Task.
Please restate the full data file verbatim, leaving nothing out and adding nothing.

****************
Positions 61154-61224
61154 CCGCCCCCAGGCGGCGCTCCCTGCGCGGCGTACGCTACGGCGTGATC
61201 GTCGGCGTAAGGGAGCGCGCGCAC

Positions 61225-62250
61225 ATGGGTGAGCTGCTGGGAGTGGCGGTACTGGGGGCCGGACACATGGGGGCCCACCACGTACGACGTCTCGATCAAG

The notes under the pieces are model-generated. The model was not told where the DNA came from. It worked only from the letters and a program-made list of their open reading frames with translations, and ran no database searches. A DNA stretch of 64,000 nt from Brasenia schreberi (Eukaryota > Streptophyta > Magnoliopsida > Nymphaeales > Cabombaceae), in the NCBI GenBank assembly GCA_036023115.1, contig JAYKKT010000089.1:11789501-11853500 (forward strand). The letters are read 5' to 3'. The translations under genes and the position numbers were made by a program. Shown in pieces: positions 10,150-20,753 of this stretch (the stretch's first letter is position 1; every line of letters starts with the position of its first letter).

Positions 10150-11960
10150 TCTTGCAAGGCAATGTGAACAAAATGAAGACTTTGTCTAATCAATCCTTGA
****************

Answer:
Positions 61154-61224
61154 CCGCCCCCAGGCGGCGCTCCCTGCGCGGCGTACGCTACGGCGTGATC
61201 GTCGGCGTAAGGGAGCGCGCGCAC

Positions 61225-62250
61225 ATGGGTGAGCTGCTGGGAGTGGCGGTACTGGGGGCCGGACACATGGGGGCCCACCACGTACGACGTCTCGATCAAG

The notes under the pieces are model-generated. The model was not told where the DNA came from. It worked only from the letters and a program-made list of their open reading frames with translations, and ran no database searches. A DNA stretch of 64,000 nt from Brasenia schreberi (Eukaryota > Streptophyta > Magnoliopsida > Nymphaeales > Cabombaceae), in the NCBI GenBank assembly GCA_036023115.1, contig JAYKKT010000089.1:11789501-11853500 (forward strand). The letters are read 5' to 3'. The translations under genes and the position numbers were made by a program. Shown in pieces: positions 10,150-20,753 of this stretch (the stretch's first letter is position 1; every line of letters starts with the position of its first letter).

Positions 10150-11960
10150 TCTTGCAAGGCAATGTGAACAAAATGAAGACTTTGTCTAATCAATCCTTGA